Machine vision (MV) is the technology and techniques utilized to provide imaging-based automatic inspection and analysis for such applications as automatic inspection, process control, and robot guidance, usually in industry. Machine vision refers to many technologies, hardware and software products, integrated systems, actions, methods and expertise. Machine vision as a systems engineering discipline can be looked at distinct from computer vision, a type of computer science. It tries to integrate existing technologies in new ways and apply them to solve real life problems. The word is the prevalent one for these functions in industrial automation environments but can also be utilized for these functions in other environments like security and vehicle guidance.
The entire Top Machine Vision Inspection System Manufacturer includes planning the specifics of the requirements and project, and after that creating a solution. During run-time, the procedure starts off with imaging, followed by automated analysis of the image and extraction of the required information.
Definitions of the term “Machine vision” vary, but all include the technology and techniques employed to extract information from a graphic upon an automated basis, instead of image processing, in which the output is yet another image. The information extracted can be considered a simple good-part/bad-part signal, or more a complicated set of information such as the identity, position and orientation of each object inside an image. The data can be utilized for such applications as automatic inspection and robot and process guidance in industry, for security monitoring and vehicle guidance. This industry encompasses a large number of technologies, software and hardware products, integrated systems, actions, methods and expertise. Machine vision is practically the only real expression used for these particular functions in industrial automation applications; the word is less universal for these particular functions in other environments like security and vehicle guidance. Machine vision as being a systems engineering discipline can be considered distinct from computer vision, a type of basic computer science; machine vision attempts to integrate existing technologies in new ways and apply these to solve real world problems in a manner in which meets the requirements of industrial automation and similar application areas. The word is additionally used in a broader sense by industry events and trade groups like the Automated Imaging Association as well as the European Machine Vision Association. This broader definition also encompasses products and applications generally connected with image processing. The key uses for machine vision are automatic inspection and industrial robot/process guidance. See glossary of machine vision.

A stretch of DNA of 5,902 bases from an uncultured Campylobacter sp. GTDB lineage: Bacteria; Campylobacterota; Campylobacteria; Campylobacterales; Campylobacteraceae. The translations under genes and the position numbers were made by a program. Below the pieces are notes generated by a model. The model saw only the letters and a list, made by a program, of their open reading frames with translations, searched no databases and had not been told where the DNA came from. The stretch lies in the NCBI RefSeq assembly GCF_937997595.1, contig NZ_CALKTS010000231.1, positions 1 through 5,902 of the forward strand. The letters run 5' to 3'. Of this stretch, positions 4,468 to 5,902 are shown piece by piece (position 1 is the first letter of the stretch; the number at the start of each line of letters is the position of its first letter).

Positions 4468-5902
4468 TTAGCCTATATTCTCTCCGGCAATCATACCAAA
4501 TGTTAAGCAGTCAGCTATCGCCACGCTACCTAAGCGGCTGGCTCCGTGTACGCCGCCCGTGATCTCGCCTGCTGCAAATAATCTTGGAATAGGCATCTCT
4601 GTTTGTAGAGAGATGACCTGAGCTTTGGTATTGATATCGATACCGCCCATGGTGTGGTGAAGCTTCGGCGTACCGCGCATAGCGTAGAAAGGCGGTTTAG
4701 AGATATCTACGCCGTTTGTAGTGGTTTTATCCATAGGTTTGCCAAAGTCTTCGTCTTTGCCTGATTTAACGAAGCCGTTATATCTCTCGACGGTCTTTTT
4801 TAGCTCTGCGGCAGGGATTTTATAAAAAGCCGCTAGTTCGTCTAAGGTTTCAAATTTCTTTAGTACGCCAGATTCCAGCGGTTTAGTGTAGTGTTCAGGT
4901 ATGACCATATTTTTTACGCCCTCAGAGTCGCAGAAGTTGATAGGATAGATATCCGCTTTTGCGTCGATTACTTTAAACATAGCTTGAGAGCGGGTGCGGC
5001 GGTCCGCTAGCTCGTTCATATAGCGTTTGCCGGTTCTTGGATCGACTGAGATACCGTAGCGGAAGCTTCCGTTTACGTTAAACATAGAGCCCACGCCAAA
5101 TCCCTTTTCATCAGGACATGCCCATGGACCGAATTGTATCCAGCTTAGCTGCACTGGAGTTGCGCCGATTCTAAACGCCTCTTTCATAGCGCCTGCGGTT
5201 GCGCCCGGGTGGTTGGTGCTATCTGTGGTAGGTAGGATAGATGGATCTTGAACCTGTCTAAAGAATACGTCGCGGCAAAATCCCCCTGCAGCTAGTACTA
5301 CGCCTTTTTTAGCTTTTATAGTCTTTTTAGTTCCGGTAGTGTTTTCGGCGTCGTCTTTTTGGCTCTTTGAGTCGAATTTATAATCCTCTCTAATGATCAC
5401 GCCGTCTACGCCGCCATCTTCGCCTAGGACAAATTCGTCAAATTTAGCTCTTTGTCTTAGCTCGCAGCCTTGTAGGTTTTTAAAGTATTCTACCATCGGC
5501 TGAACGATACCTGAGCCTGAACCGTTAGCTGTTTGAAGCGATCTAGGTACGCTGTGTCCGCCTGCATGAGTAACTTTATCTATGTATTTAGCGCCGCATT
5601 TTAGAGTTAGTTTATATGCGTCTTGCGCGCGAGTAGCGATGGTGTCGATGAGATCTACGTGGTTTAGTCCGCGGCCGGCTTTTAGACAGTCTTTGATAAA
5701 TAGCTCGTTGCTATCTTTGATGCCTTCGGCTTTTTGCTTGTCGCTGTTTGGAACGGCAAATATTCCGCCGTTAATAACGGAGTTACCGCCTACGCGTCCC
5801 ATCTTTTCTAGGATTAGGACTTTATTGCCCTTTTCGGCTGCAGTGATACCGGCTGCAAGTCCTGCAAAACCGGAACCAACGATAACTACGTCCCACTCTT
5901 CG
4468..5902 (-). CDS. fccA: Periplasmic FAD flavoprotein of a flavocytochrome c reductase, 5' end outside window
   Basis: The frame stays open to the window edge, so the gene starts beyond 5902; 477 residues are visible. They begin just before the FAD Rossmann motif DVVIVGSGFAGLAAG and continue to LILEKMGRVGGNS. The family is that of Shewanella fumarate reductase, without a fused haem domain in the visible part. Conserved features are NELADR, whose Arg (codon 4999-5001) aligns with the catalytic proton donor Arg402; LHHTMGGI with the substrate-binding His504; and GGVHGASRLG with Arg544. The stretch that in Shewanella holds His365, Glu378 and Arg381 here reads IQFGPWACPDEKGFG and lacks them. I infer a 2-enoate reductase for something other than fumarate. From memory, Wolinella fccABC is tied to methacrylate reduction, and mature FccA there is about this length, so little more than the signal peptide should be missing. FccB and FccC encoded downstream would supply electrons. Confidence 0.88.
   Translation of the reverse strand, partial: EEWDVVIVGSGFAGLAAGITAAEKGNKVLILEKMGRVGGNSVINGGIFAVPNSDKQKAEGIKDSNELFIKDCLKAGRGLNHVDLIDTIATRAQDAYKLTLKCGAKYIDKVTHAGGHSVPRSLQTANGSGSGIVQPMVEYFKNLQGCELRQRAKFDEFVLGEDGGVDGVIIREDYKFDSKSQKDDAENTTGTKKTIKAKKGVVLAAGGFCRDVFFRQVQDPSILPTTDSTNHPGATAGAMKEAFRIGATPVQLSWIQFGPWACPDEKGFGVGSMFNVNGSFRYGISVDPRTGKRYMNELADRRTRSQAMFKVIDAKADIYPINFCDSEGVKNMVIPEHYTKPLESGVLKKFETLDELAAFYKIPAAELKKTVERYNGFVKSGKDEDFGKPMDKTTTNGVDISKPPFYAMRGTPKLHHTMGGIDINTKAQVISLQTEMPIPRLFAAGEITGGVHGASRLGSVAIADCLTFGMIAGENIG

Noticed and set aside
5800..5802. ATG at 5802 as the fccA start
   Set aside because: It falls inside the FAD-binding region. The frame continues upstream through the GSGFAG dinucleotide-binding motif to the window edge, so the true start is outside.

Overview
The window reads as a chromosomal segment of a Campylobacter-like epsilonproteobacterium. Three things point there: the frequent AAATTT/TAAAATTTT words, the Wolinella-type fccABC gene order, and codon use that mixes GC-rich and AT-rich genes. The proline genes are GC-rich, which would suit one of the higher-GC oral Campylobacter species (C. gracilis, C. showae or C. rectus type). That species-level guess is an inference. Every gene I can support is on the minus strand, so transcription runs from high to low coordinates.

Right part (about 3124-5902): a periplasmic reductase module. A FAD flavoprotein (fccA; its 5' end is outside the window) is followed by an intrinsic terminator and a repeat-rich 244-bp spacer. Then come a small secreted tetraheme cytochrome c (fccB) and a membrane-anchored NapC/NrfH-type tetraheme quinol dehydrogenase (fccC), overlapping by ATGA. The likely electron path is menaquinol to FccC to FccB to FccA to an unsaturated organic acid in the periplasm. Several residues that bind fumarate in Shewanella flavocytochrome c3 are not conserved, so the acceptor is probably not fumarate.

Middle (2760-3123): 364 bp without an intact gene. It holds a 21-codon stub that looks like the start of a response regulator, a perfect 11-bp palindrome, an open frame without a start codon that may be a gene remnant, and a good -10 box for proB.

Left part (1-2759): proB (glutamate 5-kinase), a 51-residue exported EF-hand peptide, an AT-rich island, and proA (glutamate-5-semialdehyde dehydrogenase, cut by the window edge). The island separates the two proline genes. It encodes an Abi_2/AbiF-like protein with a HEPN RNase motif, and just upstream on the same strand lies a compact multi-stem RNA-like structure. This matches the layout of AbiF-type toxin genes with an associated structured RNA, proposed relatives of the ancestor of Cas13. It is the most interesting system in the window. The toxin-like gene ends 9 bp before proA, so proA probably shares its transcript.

Imaging based automatic inspection and sorting